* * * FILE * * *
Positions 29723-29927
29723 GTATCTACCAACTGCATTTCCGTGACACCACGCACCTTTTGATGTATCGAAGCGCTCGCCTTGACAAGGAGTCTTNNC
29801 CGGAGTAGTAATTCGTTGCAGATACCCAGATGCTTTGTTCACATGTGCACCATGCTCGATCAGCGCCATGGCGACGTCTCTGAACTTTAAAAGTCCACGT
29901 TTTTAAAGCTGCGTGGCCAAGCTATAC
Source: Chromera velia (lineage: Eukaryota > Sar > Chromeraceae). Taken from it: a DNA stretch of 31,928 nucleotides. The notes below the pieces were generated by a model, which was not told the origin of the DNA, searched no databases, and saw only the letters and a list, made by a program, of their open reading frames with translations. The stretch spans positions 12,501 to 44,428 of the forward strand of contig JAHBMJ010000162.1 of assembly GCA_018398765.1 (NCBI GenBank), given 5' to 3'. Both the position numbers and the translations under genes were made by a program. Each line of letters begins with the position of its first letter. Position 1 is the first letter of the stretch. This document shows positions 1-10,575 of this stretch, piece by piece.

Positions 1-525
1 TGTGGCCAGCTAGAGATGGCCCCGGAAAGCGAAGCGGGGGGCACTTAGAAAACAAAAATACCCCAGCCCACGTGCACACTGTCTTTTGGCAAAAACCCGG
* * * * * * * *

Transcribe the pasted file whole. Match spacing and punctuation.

Positions 29723-29927
29723 GTATCTACCAACTGCATTTCCGTGACACCACGCACCTTTTGATGTATCGAAGCGCTCGCCTTGACAAGGAGTCTTNNC
29801 CGGAGTAGTAATTCGTTGCAGATACCCAGATGCTTTGTTCACATGTGCACCATGCTCGATCAGCGCCATGGCGACGTCTCTGAACTTTAAAAGTCCACGT
29901 TTTTAAAGCTGCGTGGCCAAGCTATAC
Source: Chromera velia (lineage: Eukaryota > Sar > Chromeraceae). Taken from it: a DNA stretch of 31,928 nucleotides. The notes below the pieces were generated by a model, which was not told the origin of the DNA, searched no databases, and saw only the letters and a list, made by a program, of their open reading frames with translations. The stretch spans positions 12,501 to 44,428 of the forward strand of contig JAHBMJ010000162.1 of assembly GCA_018398765.1 (NCBI GenBank), given 5' to 3'. Both the position numbers and the translations under genes were made by a program. Each line of letters begins with the position of its first letter. Position 1 is the first letter of the stretch. This document shows positions 1-10,575 of this stretch, piece by piece.

Positions 1-525
1 TGTGGCCAGCTAGAGATGGCCCCGGAAAGCGAAGCGGGGGGCACTTAGAAAACAAAAATACCCCAGCCCACGTGCACACTGTCTTTTGGCAAAAACCCGG